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Software Licensing Services and Education-related Goods

Posted by James Juo | May 18, 2023 | 0 Comments

To find a likelihood of confusion, the goods and services need not be identical or even competitive. Rather, the question is whether the goods and services are marketed in a manner that “could give rise to the mistaken belief that [the] goods emanate from the same source.” Coach Services Inc. v. Triumph Learning LLC, 668 F.3d 1356, 101 USPQ2d 1713, 1722 (Fed. Cir. 2012) (quoting 7-Eleven Inc. v. Wechsler, 83 USPQ2d 1715, 1724 (TTAB 2007)). See also Hewlett-Packard Co. v. Packard Press Inc., 227 F.3d 1261, 62 USPQ2d 1001, 1004 (Fed. Cir. 2002) (“Even if the goods and services in question are not identical, the consuming public may perceive them as related enough to cause confusion about the source or origin of the goods and services.”); Recot, Inc. v. Benton, 214 F.3d 1322, 54 USPQ2d 1894, 1898 (Fed. Cir. 2000) (“even if the goods in question are different from, and thus not related to, one another in kind, the same goods can be related in the mind of the consuming public as to the origin of the goods”); Kohler Co. v. Baldwin Hardware Corp., 82 USPQ2d 1100, 1109 (TTAB 2007).

But there still must be evidence in the record that the goods and services are related in any way, or that they travel in the same channels of trade to the same classes of purchasers.


In Daniel J. Fountenberry v. Life of Ease LLC, Opp. No. 91270132 (TTAB May 8, 2023), the TTAB addressed an opposition to the registration of the V COTEACHER & Design mark for writing instruments, educational toys for teaching math principles, and for educational services, namely web-based learning instruction, in view of the registered mark COTEACHER for “licensing of software in the framework of software publishing.”

Similar in “Appearance, Sound, Connotation and Commercial Impression”

Opposer's mark COTEACHER and the literal and dominant element of Applicant's mark are highly similar in how they look and sound. They differ only in the letter “V” added to Applicant's mark.

Furthermore, the placement and nature of the letter “V” in Applicant's mark does not significantly change the meaning conveyed or commercial impression created by the term COTEACHER. The letter “V” creates the impression of a specific type of “COTEACHER,” or an attribute of the “COTEACHER.” Indeed, the Applicant testified that the “V” in V COTEACHER means “Visual, Virtual and Value-Added Supplies.”

Although the Applicant disclaimed V COTEACHER, the TTAB found that the rest of Applicant's mark (a circular series of paintbrushes) was not distinctive, so the literal term V COTEACHER was found to be the mark's dominant element. In re Viterra Inc., 671 F.3d 1358, 101 USPQ2d 1905, 1911 (Fed. Cir. 2012) (“the verbal portion of a word and design mark likely will be the dominant portion”); see also In re Shell Oil Co., 992 F.2d 11204, 26 USPQ2d 1687 (Fed. Cir. 1993) (“Shell's argument that the only consideration is the ‘design form' of the words ‘Right-A-Way', omitting the words ‘right-a-way' because they were disclaimed, was correctly rejected by the Board.”).

The TTAB concluded that “some consumers could very well assume that V COTEACHER identifies a new product or service from the source of Opposer's COTEACHER services, or that V COTEACHER is a modified version of Opposer's COTEACHER mark.”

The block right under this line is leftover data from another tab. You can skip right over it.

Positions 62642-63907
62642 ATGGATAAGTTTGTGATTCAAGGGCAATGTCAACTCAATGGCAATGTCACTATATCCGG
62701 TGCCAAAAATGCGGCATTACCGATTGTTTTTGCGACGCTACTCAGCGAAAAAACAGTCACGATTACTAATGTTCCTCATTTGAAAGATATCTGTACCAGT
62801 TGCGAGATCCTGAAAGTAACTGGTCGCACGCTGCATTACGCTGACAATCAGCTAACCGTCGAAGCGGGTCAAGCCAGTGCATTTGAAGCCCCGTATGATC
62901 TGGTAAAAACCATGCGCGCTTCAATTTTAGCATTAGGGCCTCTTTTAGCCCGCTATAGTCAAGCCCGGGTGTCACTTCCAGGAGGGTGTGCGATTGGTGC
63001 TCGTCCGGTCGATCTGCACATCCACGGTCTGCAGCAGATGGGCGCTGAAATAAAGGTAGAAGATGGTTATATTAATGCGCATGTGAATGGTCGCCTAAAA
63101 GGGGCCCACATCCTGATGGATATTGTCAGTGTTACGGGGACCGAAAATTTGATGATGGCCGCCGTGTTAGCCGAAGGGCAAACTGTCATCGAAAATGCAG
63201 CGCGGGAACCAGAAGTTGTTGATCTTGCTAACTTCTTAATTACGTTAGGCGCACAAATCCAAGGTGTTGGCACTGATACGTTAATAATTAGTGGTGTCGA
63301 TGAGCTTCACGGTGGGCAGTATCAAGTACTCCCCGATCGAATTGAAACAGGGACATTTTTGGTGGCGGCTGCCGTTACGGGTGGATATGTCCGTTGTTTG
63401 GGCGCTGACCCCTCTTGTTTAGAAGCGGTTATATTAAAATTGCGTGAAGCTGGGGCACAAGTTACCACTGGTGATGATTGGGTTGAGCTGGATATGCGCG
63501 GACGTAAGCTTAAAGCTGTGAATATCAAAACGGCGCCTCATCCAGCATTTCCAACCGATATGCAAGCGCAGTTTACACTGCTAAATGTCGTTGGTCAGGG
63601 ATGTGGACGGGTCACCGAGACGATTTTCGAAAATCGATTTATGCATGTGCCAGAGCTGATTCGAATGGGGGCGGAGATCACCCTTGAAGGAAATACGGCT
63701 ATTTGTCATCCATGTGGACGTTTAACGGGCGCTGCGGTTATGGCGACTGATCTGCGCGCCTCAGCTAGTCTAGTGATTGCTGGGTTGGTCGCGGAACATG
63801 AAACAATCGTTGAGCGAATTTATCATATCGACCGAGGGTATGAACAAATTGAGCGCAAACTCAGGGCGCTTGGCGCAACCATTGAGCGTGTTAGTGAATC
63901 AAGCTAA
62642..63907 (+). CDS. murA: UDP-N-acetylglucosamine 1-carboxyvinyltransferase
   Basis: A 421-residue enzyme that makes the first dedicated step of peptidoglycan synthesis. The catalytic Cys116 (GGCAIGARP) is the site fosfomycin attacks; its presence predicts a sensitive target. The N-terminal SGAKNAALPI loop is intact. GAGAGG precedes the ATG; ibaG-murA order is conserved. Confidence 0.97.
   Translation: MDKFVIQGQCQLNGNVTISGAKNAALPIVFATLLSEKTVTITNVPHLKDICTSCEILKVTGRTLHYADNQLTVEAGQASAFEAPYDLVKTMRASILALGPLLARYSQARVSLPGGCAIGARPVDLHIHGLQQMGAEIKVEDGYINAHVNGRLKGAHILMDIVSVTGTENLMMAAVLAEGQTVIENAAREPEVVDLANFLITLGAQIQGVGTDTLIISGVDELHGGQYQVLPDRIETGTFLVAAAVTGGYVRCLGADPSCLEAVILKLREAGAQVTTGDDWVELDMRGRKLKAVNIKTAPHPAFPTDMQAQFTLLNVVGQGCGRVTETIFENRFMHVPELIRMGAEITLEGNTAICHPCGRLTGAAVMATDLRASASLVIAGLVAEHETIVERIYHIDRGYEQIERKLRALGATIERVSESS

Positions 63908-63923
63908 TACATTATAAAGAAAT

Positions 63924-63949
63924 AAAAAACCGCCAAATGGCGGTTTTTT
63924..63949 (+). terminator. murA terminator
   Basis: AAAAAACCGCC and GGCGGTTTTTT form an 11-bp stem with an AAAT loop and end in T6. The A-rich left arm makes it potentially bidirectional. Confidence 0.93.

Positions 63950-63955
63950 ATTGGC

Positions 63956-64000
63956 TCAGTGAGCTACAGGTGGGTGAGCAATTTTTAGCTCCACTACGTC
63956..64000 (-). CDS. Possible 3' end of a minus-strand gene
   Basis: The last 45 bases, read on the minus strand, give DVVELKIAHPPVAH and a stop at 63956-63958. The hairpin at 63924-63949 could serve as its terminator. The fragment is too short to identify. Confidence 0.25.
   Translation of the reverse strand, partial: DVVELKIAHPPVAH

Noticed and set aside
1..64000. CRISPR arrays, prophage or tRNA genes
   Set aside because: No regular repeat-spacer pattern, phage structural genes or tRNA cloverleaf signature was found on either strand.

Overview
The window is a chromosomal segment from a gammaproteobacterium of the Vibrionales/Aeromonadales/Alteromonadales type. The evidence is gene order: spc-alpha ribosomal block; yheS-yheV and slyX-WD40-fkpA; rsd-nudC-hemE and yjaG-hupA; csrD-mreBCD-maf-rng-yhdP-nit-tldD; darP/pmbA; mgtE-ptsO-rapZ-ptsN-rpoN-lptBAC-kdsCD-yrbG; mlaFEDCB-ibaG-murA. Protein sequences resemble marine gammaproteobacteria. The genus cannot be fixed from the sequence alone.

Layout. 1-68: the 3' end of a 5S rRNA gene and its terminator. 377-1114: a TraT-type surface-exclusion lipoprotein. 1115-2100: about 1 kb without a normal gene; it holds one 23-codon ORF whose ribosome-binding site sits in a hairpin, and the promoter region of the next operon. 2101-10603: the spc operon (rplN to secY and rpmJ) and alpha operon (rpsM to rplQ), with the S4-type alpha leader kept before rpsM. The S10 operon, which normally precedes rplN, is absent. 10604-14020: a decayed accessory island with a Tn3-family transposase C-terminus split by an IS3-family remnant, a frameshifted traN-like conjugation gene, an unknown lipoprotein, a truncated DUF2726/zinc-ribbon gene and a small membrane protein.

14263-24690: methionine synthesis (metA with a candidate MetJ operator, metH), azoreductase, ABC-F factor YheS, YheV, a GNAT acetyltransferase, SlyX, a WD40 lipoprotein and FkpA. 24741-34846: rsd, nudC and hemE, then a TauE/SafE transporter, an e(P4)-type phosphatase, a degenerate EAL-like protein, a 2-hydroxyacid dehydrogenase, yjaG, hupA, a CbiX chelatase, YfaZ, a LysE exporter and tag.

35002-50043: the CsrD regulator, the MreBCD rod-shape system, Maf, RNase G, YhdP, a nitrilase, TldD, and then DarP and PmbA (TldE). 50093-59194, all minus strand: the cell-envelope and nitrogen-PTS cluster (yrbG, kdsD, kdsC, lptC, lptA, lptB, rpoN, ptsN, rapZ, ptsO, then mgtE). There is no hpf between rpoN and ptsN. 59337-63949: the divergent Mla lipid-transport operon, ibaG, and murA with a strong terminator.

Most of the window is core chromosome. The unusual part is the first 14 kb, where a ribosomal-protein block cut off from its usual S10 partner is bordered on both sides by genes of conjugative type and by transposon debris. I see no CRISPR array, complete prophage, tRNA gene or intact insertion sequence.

Accordingly, this factor weighed in favor of finding a likelihood of confusion.

Dissimilar Goods and Services, and Channels of Trade

The TTAB, however, found that “Applicant's goods and services and Opposer's software licensing services are not related on the face of the respective identifications.” There was no evidence that the parties' goods and services are related in any way, or that they travel in the same channels of trade to the same classes of purchasers. The TTAB held that consumers would not mistakenly believe that Opposer's software licensing services and Applicant's education-related goods and services emanate from the same source.

            Although the marks are more similar than dissimilar, Opposer has not shown that the goods and services are related, or that they travel in the same channels of trade to the same classes of consumers, and this failure is dispositive. Here, because the goods and services are not related, confusion is unlikely notwithstanding that the marks are similar. See Kellogg Co. v. Pack'em Enters. Inc., 951 F.2d 330, 21 USPQ2d 1142, 1145 (Fed. Cir. 1991) (“We know of no reason why, in a particular case, a single duPont factor may not be dispositive.”); Local Trademarks Inc. v. The Handy Boys Inc., 16 USPQ2d 1156, 1158 (TTAB 1990) (“even though opposer's services and applicant's product are or can be marketed to the same class of customers, naming plumbing contractors, these services and goods are so different that confusion is not likely even if they are marketed under the same mark”); Quartz Radiation Corp. v. Comm/Scope Co., 1 USPQ2d 1668, 1669-70 (TTAB 1986) (opposition dismissed because the goods were “quite different,” notwithstanding that the marks were the same).

Accordingly, the TTAB dismissed the opposition.

Thomas P. Howard, LLC is experienced in trademarks nationwide including in Colorado.

About the Author

James Juo

James Juo is an experienced intellectual property attorney. He has successfully litigated various intellectual property disputes involving patents, trademarks, copyrights, and trade secrets. He also has counseled clients on the scope and validity of patent and trademark rights.


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